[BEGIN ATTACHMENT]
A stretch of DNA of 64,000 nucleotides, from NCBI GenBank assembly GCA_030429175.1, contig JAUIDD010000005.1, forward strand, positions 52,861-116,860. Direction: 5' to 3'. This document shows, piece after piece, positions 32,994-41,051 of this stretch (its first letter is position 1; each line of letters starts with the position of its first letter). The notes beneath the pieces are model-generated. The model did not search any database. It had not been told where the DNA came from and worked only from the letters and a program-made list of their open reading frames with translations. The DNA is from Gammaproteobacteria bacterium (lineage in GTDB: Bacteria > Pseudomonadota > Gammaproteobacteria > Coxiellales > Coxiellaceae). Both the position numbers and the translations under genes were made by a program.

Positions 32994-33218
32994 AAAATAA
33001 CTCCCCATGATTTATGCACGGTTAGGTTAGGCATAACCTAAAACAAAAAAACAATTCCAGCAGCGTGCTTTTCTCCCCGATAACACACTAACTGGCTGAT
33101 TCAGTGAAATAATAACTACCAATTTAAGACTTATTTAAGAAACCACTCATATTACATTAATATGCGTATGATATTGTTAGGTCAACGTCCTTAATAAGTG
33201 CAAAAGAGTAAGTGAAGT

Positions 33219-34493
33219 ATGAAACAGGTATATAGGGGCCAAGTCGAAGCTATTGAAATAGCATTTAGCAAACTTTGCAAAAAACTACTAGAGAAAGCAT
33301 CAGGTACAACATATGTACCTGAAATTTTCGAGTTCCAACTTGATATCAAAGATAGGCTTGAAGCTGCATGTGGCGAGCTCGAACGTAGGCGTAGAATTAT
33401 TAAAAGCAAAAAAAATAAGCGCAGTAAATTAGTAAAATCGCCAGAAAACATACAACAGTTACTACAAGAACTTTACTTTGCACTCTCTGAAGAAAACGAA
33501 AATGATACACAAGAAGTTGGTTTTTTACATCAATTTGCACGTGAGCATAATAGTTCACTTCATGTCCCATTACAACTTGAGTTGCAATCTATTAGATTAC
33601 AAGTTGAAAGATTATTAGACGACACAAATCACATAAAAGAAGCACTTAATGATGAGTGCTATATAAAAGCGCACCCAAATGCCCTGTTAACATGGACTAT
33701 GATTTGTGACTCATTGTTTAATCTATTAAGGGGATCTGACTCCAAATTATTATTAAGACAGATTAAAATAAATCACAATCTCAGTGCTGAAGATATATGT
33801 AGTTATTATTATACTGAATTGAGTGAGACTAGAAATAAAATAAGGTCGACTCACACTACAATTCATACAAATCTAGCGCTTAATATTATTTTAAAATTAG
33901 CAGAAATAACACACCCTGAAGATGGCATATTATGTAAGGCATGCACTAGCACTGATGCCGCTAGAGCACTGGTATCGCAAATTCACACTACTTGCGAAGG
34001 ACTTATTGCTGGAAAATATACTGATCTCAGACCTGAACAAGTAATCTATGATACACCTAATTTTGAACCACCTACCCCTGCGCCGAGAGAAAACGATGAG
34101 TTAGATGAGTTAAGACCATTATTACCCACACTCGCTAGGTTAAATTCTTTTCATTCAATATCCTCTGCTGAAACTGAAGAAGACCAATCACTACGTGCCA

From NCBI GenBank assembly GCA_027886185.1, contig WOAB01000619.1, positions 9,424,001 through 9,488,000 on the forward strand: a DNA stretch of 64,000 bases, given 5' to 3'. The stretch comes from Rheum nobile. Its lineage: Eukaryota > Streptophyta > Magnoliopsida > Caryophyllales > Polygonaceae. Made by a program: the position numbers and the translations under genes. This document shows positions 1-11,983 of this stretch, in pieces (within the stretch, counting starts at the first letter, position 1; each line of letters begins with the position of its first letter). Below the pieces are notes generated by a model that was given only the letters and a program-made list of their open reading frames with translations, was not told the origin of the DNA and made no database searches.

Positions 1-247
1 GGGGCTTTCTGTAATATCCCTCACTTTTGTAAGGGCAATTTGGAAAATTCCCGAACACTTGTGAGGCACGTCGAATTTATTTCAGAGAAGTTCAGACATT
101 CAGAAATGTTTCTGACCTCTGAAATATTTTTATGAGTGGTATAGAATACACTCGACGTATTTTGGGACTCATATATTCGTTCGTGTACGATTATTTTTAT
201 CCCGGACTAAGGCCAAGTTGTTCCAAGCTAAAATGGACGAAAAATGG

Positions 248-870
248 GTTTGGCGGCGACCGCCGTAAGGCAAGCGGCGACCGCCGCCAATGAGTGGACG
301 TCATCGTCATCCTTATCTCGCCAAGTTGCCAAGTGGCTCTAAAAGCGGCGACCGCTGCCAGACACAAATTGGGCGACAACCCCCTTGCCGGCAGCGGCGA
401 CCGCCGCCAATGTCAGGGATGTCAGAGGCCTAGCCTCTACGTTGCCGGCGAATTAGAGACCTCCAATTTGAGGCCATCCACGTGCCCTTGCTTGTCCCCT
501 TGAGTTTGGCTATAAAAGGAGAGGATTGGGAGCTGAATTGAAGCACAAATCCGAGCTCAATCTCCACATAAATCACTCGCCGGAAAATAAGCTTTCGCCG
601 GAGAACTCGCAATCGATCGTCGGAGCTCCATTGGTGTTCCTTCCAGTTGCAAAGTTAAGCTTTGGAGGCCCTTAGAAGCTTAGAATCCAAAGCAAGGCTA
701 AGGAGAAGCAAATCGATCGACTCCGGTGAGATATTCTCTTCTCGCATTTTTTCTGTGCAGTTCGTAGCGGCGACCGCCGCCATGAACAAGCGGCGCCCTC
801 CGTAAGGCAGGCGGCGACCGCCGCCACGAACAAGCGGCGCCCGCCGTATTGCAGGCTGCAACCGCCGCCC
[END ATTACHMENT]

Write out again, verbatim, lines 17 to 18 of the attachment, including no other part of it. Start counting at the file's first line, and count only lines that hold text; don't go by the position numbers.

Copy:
34101 TTAGATGAGTTAAGACCATTATTACCCACACTCGCTAGGTTAAATTCTTTTCATTCAATATCCTCTGCTGAAACTGAAGAAGACCAATCACTACGTGCCA

From NCBI GenBank assembly GCA_027886185.1, contig WOAB01000619.1, positions 9,424,001 through 9,488,000 on the forward strand: a DNA stretch of 64,000 bases, given 5' to 3'. The stretch comes from Rheum nobile. Its lineage: Eukaryota > Streptophyta > Magnoliopsida > Caryophyllales > Polygonaceae. Made by a program: the position numbers and the translations under genes. This document shows positions 1-11,983 of this stretch, in pieces (within the stretch, counting starts at the first letter, position 1; each line of letters begins with the position of its first letter). Below the pieces are notes generated by a model that was given only the letters and a program-made list of their open reading frames with translations, was not told the origin of the DNA and made no database searches.